Comparison of Oral Health Ratings by Dentists and Dentate Elders


  • This study is part of a larger project funded by the Office of Research and Demonstrations, US Health Care Financing Administration (HCFA), #95-C- 99165/9–01. The total (direct and indirect) costs of the six-year project, which ends April 30, 1994, are estimated to be $1,932,000. Total reimbursements for Medicare-waivered services were $404,300. HCFA is funding 100 percent of the total costs. Dr. Atchison was supported by the Bureau of Health Professions, Mid-Career Training Program in Geriatric Medicine and Dentistry. A Biomedical Research Support Grant provided through the UCLA School of Dentistry also supported this study. Disclaimer: Interpretations of the data are the authors' own and do not necessarily represent the official opinion of the Health Care Financing Administration.

Send correspondence and reprint requests to Dr. Atchison, UCLA School of Dentistry, 10833 Le Conte Avenue, Los Angeles, CA 90024–1668. A paper was presented on July 2, 1992, at the International Association of Dental Research meeting, Glasgow, Scotland.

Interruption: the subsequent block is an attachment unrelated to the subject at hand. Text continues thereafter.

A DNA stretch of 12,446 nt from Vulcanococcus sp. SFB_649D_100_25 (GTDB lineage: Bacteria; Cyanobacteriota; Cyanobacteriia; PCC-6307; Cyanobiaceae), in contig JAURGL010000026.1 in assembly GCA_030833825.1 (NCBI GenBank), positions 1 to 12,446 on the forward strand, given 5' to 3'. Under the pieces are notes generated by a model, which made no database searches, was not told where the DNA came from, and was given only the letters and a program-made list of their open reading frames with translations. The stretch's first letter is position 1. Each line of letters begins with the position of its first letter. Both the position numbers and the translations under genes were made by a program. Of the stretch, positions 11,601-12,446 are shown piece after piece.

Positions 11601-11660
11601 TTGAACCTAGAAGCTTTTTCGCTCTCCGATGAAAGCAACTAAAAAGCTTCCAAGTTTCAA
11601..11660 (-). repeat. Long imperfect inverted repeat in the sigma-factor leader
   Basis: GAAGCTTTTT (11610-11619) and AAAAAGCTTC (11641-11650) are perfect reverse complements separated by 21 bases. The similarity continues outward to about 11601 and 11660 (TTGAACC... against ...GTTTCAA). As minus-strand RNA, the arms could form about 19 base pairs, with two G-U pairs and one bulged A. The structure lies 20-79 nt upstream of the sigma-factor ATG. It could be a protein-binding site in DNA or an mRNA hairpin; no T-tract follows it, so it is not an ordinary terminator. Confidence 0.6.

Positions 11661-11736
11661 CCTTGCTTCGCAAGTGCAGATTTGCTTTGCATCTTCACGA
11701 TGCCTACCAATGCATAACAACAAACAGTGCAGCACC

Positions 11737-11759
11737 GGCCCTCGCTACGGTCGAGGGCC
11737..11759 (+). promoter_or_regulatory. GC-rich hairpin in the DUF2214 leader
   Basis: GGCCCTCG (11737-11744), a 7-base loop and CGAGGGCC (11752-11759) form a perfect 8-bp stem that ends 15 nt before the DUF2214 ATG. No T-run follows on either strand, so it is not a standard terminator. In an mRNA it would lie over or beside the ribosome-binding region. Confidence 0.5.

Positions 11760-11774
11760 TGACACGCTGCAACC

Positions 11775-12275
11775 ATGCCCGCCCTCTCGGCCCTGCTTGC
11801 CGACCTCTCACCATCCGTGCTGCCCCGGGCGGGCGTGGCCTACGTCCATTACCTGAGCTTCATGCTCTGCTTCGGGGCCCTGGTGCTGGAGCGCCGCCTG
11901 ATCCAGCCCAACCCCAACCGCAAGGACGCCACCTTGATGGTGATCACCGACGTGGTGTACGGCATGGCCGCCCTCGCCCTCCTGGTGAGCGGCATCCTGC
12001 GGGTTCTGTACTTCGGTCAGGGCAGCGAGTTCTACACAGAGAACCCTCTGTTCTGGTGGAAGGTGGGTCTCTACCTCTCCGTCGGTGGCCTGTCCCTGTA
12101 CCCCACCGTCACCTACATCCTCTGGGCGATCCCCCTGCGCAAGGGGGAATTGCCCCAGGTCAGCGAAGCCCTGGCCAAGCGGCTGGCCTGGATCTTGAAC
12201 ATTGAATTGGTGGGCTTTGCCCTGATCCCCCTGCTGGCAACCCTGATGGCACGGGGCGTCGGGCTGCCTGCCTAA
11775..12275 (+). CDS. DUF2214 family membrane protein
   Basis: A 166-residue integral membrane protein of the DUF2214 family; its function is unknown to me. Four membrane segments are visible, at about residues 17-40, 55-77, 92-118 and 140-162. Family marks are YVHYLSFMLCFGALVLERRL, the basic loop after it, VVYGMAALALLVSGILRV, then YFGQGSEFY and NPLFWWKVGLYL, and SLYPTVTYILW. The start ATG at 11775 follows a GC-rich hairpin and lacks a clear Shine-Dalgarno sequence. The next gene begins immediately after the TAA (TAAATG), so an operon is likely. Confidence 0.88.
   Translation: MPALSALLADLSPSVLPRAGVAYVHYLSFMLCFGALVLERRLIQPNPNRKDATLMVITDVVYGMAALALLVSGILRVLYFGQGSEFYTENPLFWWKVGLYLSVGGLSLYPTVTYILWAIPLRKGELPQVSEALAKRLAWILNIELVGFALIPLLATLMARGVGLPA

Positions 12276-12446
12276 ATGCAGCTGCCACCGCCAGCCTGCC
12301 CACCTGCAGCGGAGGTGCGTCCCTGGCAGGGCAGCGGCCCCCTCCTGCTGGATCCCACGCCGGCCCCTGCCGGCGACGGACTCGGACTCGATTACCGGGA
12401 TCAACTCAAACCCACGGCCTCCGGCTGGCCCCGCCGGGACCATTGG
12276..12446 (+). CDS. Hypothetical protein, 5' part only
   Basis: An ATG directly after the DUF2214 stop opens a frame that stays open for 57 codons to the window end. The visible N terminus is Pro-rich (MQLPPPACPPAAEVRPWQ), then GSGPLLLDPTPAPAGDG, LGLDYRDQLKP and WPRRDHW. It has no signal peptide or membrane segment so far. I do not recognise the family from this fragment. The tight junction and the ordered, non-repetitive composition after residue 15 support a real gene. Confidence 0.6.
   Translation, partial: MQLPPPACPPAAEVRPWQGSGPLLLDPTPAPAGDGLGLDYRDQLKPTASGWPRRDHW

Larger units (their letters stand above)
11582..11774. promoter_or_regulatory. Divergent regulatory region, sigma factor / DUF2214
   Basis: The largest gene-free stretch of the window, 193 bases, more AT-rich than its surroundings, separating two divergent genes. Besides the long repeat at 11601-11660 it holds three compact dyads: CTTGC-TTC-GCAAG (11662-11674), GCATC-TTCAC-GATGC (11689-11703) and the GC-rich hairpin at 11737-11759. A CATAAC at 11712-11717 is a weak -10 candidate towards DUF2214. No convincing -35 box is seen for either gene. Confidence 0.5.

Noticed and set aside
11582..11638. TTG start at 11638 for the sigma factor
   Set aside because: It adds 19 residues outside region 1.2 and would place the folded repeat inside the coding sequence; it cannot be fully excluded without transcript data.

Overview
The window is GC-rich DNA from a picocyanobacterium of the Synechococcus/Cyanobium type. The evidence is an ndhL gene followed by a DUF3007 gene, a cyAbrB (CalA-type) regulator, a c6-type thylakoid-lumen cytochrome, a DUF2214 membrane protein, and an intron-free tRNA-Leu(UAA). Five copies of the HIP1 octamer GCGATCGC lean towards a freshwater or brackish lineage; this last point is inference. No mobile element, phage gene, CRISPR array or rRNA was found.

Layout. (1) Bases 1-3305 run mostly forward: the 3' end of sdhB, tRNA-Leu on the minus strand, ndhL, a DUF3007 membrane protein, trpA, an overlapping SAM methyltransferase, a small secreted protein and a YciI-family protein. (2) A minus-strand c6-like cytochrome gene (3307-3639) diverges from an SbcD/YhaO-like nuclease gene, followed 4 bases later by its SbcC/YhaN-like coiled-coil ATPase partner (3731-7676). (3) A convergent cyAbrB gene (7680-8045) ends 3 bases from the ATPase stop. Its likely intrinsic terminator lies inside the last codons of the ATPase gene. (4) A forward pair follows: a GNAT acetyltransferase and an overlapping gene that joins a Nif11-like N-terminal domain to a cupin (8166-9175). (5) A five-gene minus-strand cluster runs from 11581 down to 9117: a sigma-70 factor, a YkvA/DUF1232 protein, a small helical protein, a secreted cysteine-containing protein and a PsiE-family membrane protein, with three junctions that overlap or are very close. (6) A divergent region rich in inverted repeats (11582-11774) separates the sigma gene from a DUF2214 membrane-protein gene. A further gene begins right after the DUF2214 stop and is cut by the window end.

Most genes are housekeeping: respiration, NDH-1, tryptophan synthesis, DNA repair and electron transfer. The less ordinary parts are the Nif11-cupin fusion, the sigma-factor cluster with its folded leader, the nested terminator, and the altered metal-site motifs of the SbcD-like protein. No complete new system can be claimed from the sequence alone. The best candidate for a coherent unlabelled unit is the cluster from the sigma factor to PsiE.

Previous studies suggest a discrepancy between the way dentists and patients measure oral health. The purpose of this study was to determine the relationship between a dentist's rating of an older dentate person's oral health and the patient self-rating using a single-item indicator, and to compare the clinical (i.e., number of teeth, caries, etc.) and subjective (problems with function, pain, etc.) factors that influence the rating. The study sample consisted of 776 older dentate people. Results showed that dentists judged subjects' oral health significantly more positively than the self-ratings. Approximately 30 percent of the elders rated their oral health identically to the dentist and half rated their oral health lower than the dentist. Bivariate comparisons showed that similar clinical and subjective variables were associated with the dentist and patient ratings. Multiple regression findings, however, highlighted differences in the factors that influenced the ratings. In addition, the proportion of variance accounted for by the clinical factors as opposed to the subjective factors was greater for the dentist rating (R2=.28 of.33) than the subject self-rating (R2=.18 of.43).